Officials run the swimming venue in a manner that is fair to all competitors. Officials are not the competition, but are observers of the competition. The official’s crew at a given meet is a separate team that has the common goal of providing safe and equitable competition knowing at the conclusion that they have provided a wholesome environment for young adults to learn valuable lessons on hard work and dedication. The good official is always in the correct observation position so that they have an uncompromised view of the competition. At the conclusion of the competition, 99% of the spectators don’t even know who the officials were as they drew no attention to themselves.
An official’s behavior is expected to be impeccable. Within CA facilities, the official is no different than any other guest and is expected to act in a professional and personable manner. They should communicate effectively and non-threateningly. They must never strike or threaten to strike a competitor, coach, fellow official, spectator, or pool operations staff member. Those who do should be asked to step away from their position on deck and possibly asked to leave the premises if their behavior worsens. The expected behavior of the athlete and coaching staff is no different once they enter the venue.
To perform effectively, officials need to be in position to observe competitors when they are within their jurisdiction. The official should stand approx two steps back from the pool’s edge for starts and move to the edge immediately following the starting tone in concurrence with the swimmers’ entrance to the pool. They should remain near the edge while they have swimmers in their jurisdiction and have the ability to take a step or two away when the swimmers are not. At the conclusion of the race, the official should step back away from the edge to allow for the exchange of the departing swimmer with the next heat.
All officials have a responsibility to assist the referee keep an orderly and efficient deck. This can be done easily by conversing with all persons on deck calmly and conversationally. Officials should never intentionally touch swimmers or coaches. They should initially use their voice to encourage cooperation with rules or procedures and only use touch as a last resort to gently cajole enforcement of what has been asked verbally.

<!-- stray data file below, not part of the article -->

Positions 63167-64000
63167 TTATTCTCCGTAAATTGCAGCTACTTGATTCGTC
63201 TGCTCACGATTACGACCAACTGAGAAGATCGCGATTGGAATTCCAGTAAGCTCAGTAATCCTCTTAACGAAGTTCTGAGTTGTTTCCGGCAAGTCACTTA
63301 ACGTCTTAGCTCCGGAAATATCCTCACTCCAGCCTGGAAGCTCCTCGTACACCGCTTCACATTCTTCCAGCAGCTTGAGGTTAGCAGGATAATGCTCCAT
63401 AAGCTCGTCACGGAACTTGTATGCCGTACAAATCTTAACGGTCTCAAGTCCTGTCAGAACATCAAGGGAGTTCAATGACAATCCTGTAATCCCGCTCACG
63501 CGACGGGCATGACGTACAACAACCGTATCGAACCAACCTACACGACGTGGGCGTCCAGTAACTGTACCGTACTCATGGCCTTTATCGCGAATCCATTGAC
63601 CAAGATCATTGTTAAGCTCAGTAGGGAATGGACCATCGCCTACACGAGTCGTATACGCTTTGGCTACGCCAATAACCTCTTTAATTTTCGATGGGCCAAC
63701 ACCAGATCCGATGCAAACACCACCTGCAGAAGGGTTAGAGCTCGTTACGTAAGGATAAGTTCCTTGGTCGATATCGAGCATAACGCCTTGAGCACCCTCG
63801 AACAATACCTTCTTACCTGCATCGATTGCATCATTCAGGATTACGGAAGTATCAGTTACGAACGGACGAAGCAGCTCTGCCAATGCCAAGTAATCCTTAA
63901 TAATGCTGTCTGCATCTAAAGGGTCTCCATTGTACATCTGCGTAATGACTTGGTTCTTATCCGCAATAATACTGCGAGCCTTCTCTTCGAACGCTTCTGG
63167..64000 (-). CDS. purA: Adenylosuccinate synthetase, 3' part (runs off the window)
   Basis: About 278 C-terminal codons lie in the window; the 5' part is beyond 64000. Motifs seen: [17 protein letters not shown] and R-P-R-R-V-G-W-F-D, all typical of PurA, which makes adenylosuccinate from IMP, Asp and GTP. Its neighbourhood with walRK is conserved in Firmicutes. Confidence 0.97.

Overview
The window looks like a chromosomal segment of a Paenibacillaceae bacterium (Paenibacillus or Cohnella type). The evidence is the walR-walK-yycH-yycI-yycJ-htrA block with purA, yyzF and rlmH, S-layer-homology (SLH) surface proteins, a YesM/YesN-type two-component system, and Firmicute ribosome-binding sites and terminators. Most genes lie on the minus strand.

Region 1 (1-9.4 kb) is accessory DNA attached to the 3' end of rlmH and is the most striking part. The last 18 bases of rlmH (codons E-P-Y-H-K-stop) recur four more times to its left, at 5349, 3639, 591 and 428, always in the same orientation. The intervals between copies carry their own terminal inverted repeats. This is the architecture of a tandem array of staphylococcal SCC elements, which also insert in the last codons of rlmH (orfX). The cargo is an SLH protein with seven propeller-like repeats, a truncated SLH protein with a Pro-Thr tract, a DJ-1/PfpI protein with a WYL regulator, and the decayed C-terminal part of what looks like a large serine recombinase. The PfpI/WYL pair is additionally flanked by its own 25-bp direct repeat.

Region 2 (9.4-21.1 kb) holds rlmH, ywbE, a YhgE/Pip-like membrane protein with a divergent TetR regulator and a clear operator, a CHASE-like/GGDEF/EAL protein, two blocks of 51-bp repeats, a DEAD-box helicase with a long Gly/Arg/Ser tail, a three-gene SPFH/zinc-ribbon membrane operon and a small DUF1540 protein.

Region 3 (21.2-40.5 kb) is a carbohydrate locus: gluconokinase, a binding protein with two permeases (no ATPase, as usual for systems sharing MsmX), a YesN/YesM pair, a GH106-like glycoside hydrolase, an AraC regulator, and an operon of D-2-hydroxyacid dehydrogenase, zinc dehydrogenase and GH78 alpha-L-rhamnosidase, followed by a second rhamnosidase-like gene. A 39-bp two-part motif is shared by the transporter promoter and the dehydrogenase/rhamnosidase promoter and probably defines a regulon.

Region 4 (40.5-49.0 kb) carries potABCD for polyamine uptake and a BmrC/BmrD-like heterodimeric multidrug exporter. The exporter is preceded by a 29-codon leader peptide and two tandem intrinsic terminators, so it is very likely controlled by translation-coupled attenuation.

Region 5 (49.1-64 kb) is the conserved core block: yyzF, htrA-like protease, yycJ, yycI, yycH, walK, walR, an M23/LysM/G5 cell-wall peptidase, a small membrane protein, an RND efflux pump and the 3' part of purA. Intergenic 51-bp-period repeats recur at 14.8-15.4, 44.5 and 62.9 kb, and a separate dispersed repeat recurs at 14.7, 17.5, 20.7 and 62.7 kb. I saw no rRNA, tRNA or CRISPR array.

A competent official is a student of the rules. They do not invoke historical or obsolete rules, nor do they introduce personal feelings into the content of the rulebook. Officials follow the rules and invoke published interpretations into their work. The swimmer always gets the benefit of the doubt. The confident official can easily distinguish when the swimmer deserves the benefit as opposed to blatantly allowing swimmers to participate outside the published rules. A good official recognizes the coach’s role in playing advocate for the athlete and should expect that every call may require defending or further scrutiny by the referee should the need arise.
While the CNSL does not have an apprenticeship program, officials training and occasional work or discussions with more experienced officials is encouraged. When interpretations are needed, the request should be forwarded to the league with the goal of receiving sufficient information for future guidance. Unfortunately, the league does not have sufficient resources to have fully trained and experienced meet referees at each and every meet. Common sense and fair play must prevail at all competition. Decisions must be based on sound judgment and every decision can be questioned for clarification. Be cautious not to make decisions quickly that set precedence which is clearly outside of or directly against the permissible rules.
No one is perfect. Officials are human and occasionally make mistakes. The competent official quickly recognizes a mistake has been made and seeks out an equitable remediation that is both in accordance with the rules and mutually agreeable with the athlete and meet referee. No official should ever take offense when challenged by a referee to provide additional information in a given situation. It only shows that everyone is performing their job and doing what is right for the athlete.
Officials that question their role or their competency should take a step back and ask themselves if they volunteered for the right reasons. With only a five to six week summer competition season, an official must assimilate quickly or seek additional assistance to gain the confidence needed to become truly comfortable on the pool deck.